On Pleasure & Satisfaction
March 2, 2011
Years ago I was bitching about the whole writing/publishing thing to a woman I worked with and she said, "Do you enjoy writing?" I said, "Yes." And she said, "Then it's fine, isn't it?'
That's resonated for a long time and I'm inclined to say the real response to "It's fine, isn't it?" might actually be, "It's a hell of a lot more complicated than that."
I don't suppose it has to be. I just know that for me it is. Some of that is because I make a living as a writer and there's only so much time to go around and since I am a businessperson and family person and have other interests, when you start looking at how you're spending your time and what's eating into different segments of your life, you start weighing the "yeah-it's-fun" parts against the "is-it-carrying-its-weight" parts. I'm also one of those guys who thinks you need to occasionally ask yourself, "On your death bed are you going to be sorry you did or did not do this thing?" And that can be writing novels, exercising, staying at a job you don't like, taking guitar lessons, whatever. When you look back at your life from the grand old age of 101, will you say, "I really should have spent more time...." or "I really should have spent less time..."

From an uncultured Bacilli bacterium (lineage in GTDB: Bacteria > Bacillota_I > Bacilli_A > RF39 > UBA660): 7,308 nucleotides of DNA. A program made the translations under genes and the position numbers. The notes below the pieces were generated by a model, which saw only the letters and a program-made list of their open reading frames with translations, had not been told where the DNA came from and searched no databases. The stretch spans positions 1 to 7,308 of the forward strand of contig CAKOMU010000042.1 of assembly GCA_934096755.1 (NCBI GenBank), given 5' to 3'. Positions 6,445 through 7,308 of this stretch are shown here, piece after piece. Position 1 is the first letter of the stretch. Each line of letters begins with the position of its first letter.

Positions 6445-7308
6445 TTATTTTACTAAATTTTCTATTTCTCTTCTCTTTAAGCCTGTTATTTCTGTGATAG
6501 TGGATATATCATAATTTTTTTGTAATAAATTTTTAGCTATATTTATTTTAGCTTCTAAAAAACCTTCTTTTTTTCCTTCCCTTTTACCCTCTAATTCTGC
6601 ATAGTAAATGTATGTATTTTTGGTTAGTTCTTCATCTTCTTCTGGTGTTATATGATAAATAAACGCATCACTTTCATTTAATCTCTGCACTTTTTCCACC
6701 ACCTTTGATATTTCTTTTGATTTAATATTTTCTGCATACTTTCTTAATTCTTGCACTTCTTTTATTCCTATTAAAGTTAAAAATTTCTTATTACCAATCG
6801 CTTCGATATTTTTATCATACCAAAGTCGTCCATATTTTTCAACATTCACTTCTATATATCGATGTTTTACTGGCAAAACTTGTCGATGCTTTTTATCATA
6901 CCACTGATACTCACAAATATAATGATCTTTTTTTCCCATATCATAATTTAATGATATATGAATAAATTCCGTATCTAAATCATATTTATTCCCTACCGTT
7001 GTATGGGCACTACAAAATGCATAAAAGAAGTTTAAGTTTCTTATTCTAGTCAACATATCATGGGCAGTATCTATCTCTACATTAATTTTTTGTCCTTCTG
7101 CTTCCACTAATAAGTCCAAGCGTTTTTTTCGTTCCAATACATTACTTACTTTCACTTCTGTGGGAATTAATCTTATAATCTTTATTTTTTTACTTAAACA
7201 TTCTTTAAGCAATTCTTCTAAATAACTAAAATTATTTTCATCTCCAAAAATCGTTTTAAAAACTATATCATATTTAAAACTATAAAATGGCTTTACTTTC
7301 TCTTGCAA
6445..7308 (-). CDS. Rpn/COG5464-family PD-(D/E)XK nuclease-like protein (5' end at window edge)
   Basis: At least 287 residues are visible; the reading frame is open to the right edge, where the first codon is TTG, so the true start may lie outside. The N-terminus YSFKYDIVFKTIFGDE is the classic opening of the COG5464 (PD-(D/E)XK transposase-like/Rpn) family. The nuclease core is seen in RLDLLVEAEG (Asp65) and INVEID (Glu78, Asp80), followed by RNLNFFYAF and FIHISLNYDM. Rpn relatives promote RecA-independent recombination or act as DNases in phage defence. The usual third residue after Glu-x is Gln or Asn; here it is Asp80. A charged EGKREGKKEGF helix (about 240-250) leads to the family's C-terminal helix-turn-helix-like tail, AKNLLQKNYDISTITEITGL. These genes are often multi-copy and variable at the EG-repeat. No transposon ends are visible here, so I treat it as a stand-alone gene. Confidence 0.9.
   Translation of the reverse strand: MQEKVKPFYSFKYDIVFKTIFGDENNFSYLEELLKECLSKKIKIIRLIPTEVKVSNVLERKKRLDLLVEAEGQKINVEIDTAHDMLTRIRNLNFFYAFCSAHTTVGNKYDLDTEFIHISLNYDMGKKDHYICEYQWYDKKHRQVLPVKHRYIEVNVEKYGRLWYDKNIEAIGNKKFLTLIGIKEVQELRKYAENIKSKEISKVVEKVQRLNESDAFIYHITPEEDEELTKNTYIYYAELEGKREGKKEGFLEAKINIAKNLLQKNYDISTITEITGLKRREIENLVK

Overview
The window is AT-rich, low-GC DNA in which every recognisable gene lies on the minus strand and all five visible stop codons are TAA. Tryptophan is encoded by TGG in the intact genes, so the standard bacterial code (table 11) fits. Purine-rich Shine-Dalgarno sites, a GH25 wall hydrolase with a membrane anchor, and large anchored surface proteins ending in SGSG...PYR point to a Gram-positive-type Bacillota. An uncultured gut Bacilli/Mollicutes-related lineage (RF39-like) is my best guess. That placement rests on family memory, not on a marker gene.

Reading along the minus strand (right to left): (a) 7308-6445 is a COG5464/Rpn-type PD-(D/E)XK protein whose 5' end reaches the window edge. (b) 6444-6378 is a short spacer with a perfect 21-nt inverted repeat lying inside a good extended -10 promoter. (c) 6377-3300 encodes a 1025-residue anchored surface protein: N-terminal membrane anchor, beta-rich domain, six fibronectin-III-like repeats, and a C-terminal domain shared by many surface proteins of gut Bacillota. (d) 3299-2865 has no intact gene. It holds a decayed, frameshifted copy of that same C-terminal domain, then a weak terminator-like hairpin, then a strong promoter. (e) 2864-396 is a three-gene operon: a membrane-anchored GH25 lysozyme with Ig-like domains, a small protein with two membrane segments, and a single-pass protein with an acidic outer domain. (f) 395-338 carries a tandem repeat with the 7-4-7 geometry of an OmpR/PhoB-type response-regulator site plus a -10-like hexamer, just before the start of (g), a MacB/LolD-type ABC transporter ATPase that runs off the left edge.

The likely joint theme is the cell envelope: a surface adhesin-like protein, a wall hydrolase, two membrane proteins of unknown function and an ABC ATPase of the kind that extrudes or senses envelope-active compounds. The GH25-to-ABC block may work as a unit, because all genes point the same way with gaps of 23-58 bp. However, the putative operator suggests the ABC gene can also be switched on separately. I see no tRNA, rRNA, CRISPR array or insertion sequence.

Chief Grand Master Robert Dearman, the man who developed Sanchin-Ryu, the style of karate I study, noted at a workshop last fall that sometimes people say, "It's not fun any more." And his response actually is, "Of course it isn't. It's work. Work isn't fun all the time. But it can be fulfilling."
I think that's another factor you have to ask yourself about, too. In the long run, do I get something out of this, something that's less tangible than dollars and cents? Is that intangible something worth the time and energy investment?
One of the reasons I even bring this up is because I have a sense--in myself and others--that a lot of us who get involved more or less successfully in the arts often have a compulsion to do it--even if that compulsion doesn't exactly make sense. I've often thought writers who write every day in the face of so much opposition and lack of support probably suffer from a peculiar form of obsessive-compulsive disorder. Whenever someone posts a "why do you write?" question and you read the responses, there's so many "I just have to" responses that it starts to sound like an OCD Support Group or a psychiatric convention.